[Monday Notes no.165] Many of Gino Paoli’s songs are based on a chord sequence that is known in harmony as a turnaround. This is the case for example in Il cielo in una stanza, Sapore di sale and La gatta, probably his most famous songs. Che cosa c’è also employs the turnaround, but in a very ingenious way. I tried to analyse it.
The turnaround is a formula implicitly contained in the major scale itself. In extreme synthesis: within the scale there are seven chords, just as there are seven notes, and four of these chords fit particularly well together. These chords are in order the first, sixth, second and fifth. In harmony, it is customary to indicate them with Roman numerals, thus I VI II V.
In the C scale, these chords are C, Am, Dm, G7. The same thing can happen on other scales. The formula is overused in American 1950s music, for example songs such as Diana, Oh Carol and many others employ it. In Italy, too, the turnaround has been used for hundreds of songs, even very recent ones such as Mille, a hit of a couple of summers ago performed by Fedez and Orietta Berti.
Gino Paoli made really excessive use of it, building up practically all his hits. In Che cosa c’è, however, the turnaround is employed in a much more interesting way, changing key three times.
The key of the song is F major, so the four chords we expect are F, Dm7, Gm7 and C7, i.e. I VI II and V degree of the major scale.
We can see that the chords on which the song opens are precisely these. The only one absent is the Dm chord, which is implied in the second part of the first measure.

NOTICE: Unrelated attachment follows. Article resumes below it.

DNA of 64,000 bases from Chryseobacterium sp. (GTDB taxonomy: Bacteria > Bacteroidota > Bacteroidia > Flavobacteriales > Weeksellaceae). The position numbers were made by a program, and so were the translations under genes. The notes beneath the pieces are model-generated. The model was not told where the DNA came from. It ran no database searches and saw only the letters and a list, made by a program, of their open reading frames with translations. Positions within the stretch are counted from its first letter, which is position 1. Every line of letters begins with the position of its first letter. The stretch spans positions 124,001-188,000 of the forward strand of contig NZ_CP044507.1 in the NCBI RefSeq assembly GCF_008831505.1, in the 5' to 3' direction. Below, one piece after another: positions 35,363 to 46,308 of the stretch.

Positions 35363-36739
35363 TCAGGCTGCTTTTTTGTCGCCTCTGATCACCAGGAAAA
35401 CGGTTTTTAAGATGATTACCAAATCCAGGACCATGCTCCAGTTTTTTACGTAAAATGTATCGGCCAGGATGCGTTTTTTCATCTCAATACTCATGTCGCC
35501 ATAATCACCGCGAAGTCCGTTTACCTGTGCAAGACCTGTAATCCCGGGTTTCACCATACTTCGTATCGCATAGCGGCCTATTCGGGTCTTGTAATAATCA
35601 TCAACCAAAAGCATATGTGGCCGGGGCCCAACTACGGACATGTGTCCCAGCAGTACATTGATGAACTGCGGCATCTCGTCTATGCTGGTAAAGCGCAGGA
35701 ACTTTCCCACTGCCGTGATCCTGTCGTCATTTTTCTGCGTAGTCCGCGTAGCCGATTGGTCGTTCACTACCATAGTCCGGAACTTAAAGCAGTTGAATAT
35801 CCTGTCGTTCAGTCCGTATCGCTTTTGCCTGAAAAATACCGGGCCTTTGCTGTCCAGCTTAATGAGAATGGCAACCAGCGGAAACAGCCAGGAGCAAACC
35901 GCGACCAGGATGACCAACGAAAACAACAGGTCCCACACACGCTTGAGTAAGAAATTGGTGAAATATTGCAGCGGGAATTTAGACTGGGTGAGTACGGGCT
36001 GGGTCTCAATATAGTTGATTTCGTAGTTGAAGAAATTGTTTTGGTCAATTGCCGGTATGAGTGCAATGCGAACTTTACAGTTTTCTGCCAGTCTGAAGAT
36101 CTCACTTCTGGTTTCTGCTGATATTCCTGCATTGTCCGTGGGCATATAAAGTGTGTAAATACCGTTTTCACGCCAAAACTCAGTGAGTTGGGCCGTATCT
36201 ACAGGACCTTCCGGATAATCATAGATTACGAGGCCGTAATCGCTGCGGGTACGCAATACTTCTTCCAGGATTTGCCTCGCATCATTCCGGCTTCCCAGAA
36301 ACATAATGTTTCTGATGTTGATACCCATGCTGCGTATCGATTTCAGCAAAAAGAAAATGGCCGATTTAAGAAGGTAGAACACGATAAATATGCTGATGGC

The song then continues with a modulation to the key of A flat major, and here are the four chords again in the new key: Ab Fm Bbm Eb7. In this case the sequence starts with the last two, but the substance does not change, it is still the same four chords, in the new key.
In the second part the piece modulates again, this time to the key of B flat major. And here again is the turnaround, built in this new key: Bb Gm Cm and F7. The piece then returns to the initial key, F major.
Che cosa c’è is therefore an ingenious song, which uses an extremely common chord sequence but by changing tonality confuses the listener, somehow hiding this typical cliché.
The success of Gino Paoli’s songs is based precisely on simplicity, as well as on his personal charisma and a certain originality of the lyrics. The music, on the other hand, is not particularly interesting, evidently, since it employs familiar and well-worn formulas.
If the turnaround is therefore an enemy of originality, it is, however, a friend to those who are learning to play and with just a few chords can have fun playing their first simple songs.
And can you play any songs that employ the turnaround? Leaving aside the repertoire of the 50s and 60s, which is chock-full of them, can you point me to any recent songs that reuse this very formula? Write the title in the comments!
Until next Monday, thank you.